BAJA CLAVIUS is more than out of this world – it evades comparison. Our protagonist Ted Avila is a former military man commissioned to become a top-secret time travel agent on a lunar base nicknamed “Moon Men Deep Inside” located beneath the crater Clavius. His mission is to repair timelines in the past to save humanity by employing his insatiable carnal appetite and penchant for domination.
Along the way, the incredibly virile Ted becomes sexually involved with many buff, muscle-bound men on Earth, all in conflicting timelines. Vincent Wauneka – Ted’s oft-partner in both vocation and lust – is typically along for the very bumpy and murderous ride. But it’s not all as easy for Ted as simply following his lascivious instincts. He can remember multiple timelines even after changing them, creating a psychic cacophony peppered with perceived memory loss, flashbacks, experiential repetition, and a colorful array of cognitive dissonance.
And there’s a lot more going on: Wild West execution-style hangings, kinky voyeurism, international drug trafficking, telepathic erotic mind control, alien meddling in DNA and more. This can make for sometimes confusing leaps in plot, time, and sequences of action, perhaps as a nod to the protagonist’s bouts of amnesia. However, for the reader it can make for a baffling, groundless context.
Author Madeira Desouza created the most recent edition of BAJA CLAVIUS thanks to robust reader feedback and crowdsourcing. This seems to lead to a bit of stylistic and formatting disorientation in the story. It might also account for the series of copyediting errors throughout.
Where BAJA CLAVIUS shines is in its description of the natural world, invoking the Southwest postcard nostalgia of jagged rocks, the neon lights of garish casinos, lonely highways, and the bleak, unforgiving desert. Desouza also offers esoteric and compelling scenes of action. Indeed, the story insists that, like the characters, the reader reluctantly disrupt any expectations of space and time. This makes for a worthwhile examination of action and consequence.
It’s important to note BAJA CLAVIUS espouses the bara genre, a Japanese underground art form known for sex among adult men. Still, even outside of this community, the rugged, rough-hewn intensity of Desouza’s work bears merit. Niche queer fetish escapades collide with clandestine cowboy missions from the moon in BAJA CLAVIUS. While this oftentimes violent and sprawling sci-fi thriller is not for everyone, it offers compelling imagery and curious insights into a boundless universe. [IndieReader.com review of early 2017 version, not the corrected version now available]
If you’re looking for something really different in sci-fi erotica, there’s nothing quite so unique as the writings of Madeira Desouza. In his latest novella, Desouza takes us on a wild roller coaster ride with a group of moon-based time travelers who embark on a series of missions to change Earth’s past. Building on the memorable characters and plots from his previous successes, Desouza enhances his unpredictable yet brilliant writing with all-new, original illustrations created just for this volume. The story is a stunner, the artwork is a surprise with the overall effect being lustful, fiery, shocking and hilarious. Politically correct it isn’t but for fans of either genre it’s a journey you won’t want to miss! [Amazon.com review of 2012 edition no longer available]
Time travel is one of the most interesting and rich themes in science-fiction. It offers so many variations for dealing with paradoxes and inconsistencies that arise from changing the past. Madeira Desouza’s gay erotic tale of time-traveling agents raises a question I have never seen posed before: how do time travelers cope with the changes that have been wrought in their home world by their efforts to fix problems in the past. MMDI—which is both the title of the book and a play on the acronym for the agency—suggests the agents will have to be effectively brainwashed upon their return so that they are not traumatized by the consequences of their actions. So then, what if an agent can’t forget?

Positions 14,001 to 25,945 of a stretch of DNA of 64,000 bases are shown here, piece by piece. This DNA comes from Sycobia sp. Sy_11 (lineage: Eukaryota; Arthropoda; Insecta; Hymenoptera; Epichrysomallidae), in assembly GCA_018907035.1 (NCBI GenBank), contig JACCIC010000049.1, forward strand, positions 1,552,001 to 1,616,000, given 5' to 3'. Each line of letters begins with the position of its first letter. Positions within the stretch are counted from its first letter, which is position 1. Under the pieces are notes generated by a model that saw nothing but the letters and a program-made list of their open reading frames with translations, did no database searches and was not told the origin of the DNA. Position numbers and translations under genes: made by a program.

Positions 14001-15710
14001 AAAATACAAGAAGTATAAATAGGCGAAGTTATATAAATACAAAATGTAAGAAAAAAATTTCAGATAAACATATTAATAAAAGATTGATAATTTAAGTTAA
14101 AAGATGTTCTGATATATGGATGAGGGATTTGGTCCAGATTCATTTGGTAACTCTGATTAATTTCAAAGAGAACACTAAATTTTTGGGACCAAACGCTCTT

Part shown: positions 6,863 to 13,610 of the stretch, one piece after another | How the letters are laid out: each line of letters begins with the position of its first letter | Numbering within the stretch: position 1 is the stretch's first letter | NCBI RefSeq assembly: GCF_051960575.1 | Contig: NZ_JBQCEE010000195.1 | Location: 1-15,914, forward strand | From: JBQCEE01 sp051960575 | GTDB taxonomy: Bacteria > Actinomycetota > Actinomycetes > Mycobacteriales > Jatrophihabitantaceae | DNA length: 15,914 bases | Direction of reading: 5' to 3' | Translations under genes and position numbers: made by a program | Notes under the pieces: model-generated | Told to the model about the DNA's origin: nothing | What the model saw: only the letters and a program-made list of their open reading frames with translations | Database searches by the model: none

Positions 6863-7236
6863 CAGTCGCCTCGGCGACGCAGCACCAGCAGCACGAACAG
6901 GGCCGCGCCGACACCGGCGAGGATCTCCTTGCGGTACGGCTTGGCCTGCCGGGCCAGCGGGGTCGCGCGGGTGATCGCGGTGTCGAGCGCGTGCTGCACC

This book is occasionally delightfully sexy. But the most intriguing parts of the story are the occasional recurrences where events are repeated with slight changes because the protagonist Time Travel Agent goes back and tries to change outcomes. The sexiness is fun, but the time travel is mind-boggling in just the way a good science fiction novel can be entrancing and satisfying. [Amazon.com review of 2010 edition no longer available]
It’s a courageous step. Gay science fiction can be a very hard sell indeed, which is why too little of it is published (that is, gay science fiction as distinct from the oceans of erotica being churned out by the m/m e-presses, most of which is barely recognizable as science fiction, and much more easily identified as erotica with futuristic props and set dressing!) [2011 review]
This is definitely not your “normal” read. I think that if you are a GLBT Doctor Who or Torchwood fan you might be more inclined to find this an interesting read as I did. It’s been a couple of days since I’ve finished reading it and I’m still processing the story.
This is a huge eBook and it contains all the Madeira Desouza novellas together in one bundle. I’d like to read more of his novels.
Thank you for an interesting read, Madeira Desouza! [2013 review]
I read Moon Men Deep Inside and it really was an exciting ride. I have no other way to describe it but a “ride.” The pace of the book was superb. I would be moving along and then “bam!” the unexpected would happen.
Your ability to weave the multi-timeline plot was impressive. I continuously found myself being surprised by events.
I must admit, the first chapter made me a bit nervous. I thought the book was going to take the direction of straight-up erotica with no real story or depth behind it. Boy was I wrong! [2012 review]